Robin: Thank you, Sam. Yes, as Sam has said, I’m Robin Thompson from Redfez. We are an IT support and services company based in Hull. We’ve been going about six years. Most of our customers are small, medium-sized enterprises or businesses. So we’re quite used to working with sole traders actually, or a lot of our customer base. And we just really want to help people with their IT problems. We tend to say we are IT stress reliever actually. IT can be quite a stressful thing, whatever business you’re in. And I think especially if you’re in photography as well, it’s one of those things you rely on so much these days. So our job really is just to take some of that kind of stress off you and make sure everything’s running as it should. So that in a nutshell, Sam, is who I am and what I do.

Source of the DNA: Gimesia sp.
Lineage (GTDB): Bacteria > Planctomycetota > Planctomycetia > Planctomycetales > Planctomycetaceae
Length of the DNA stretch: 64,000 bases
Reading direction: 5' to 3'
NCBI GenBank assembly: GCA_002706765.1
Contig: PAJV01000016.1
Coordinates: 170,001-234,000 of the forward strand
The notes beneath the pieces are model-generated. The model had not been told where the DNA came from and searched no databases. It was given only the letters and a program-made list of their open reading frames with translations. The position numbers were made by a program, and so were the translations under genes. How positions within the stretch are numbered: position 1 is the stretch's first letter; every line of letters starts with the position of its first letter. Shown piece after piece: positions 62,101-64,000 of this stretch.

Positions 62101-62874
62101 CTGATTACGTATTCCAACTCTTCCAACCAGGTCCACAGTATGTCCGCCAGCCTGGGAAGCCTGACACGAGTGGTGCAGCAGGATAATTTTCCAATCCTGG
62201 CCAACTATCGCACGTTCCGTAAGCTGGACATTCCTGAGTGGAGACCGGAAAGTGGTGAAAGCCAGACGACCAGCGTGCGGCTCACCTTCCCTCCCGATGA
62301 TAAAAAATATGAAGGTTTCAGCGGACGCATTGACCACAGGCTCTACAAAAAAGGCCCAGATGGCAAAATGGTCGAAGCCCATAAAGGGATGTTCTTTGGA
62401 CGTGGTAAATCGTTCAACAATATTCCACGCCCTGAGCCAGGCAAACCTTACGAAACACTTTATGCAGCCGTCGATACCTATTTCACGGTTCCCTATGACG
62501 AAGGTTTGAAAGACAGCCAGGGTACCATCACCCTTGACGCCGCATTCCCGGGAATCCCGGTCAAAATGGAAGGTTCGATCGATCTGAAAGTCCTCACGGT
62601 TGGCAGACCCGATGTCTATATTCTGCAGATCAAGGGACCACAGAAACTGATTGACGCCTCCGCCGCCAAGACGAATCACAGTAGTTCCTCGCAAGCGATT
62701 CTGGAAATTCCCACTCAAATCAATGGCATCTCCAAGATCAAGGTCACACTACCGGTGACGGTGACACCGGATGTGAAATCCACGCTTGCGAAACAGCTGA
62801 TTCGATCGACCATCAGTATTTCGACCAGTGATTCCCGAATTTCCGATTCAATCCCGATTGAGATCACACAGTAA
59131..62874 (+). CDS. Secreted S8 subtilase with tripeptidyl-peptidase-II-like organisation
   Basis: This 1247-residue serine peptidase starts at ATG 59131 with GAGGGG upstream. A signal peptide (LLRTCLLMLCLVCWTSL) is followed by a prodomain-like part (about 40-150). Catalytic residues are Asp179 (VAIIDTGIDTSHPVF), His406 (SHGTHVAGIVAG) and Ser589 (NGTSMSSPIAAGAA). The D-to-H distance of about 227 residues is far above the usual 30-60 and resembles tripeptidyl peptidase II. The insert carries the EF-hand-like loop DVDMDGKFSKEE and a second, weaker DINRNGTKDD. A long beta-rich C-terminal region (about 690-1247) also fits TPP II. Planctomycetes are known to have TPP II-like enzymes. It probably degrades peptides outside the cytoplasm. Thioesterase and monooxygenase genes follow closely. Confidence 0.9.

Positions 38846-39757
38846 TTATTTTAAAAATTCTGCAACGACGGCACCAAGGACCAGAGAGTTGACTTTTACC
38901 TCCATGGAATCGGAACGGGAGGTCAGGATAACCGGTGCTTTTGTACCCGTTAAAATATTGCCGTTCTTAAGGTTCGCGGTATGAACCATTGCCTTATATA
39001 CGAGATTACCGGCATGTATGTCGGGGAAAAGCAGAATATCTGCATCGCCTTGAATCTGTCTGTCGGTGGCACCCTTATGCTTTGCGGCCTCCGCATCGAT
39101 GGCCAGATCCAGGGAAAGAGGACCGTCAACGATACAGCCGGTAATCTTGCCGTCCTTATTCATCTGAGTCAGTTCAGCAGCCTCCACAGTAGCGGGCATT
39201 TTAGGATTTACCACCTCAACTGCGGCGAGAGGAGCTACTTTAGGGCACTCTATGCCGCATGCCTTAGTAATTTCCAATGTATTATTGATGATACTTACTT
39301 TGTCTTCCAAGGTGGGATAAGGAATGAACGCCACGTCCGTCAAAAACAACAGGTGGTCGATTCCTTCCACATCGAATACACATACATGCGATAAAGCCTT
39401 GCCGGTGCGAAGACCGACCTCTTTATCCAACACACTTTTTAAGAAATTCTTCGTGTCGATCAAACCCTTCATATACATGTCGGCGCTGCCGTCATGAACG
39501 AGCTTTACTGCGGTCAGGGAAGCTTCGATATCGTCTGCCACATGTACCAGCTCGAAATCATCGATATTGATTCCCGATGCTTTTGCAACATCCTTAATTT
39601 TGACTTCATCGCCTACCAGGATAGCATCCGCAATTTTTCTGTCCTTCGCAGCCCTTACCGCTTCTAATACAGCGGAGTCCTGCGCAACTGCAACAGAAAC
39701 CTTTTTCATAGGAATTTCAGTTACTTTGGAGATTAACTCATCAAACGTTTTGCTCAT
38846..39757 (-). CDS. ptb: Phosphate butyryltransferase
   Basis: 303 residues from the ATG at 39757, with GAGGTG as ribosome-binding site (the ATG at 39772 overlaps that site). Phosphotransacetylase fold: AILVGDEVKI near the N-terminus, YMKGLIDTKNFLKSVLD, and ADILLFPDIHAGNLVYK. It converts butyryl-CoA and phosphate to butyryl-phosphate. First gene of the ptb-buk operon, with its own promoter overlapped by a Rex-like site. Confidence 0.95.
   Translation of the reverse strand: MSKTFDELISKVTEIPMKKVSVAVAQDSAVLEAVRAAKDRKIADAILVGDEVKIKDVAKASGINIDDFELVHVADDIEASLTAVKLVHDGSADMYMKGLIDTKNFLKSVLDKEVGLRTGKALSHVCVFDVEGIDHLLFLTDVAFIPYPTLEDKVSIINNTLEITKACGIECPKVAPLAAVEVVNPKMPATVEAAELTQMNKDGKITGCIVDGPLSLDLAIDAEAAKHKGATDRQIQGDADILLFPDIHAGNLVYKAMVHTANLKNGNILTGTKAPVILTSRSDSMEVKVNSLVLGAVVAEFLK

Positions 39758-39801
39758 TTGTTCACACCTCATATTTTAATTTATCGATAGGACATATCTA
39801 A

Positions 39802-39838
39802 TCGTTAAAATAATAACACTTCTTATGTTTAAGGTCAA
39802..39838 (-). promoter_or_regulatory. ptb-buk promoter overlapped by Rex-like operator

Sam:  Excellent. And so I have to add a bit of a connection. Me and Robin go back a long way. We set up our businesses at very, very similar times and we ran a networking event together. So there’s podcasts on networking and yeah, lots of things I’ve learned now. I’ve definitely learned from working with Robin and we ran networking events for many years together. And he also helps me with my IT as well. So, good place to start, Robin. How did you end up where you did? I don’t think it’s a straight linear journey for you, is it?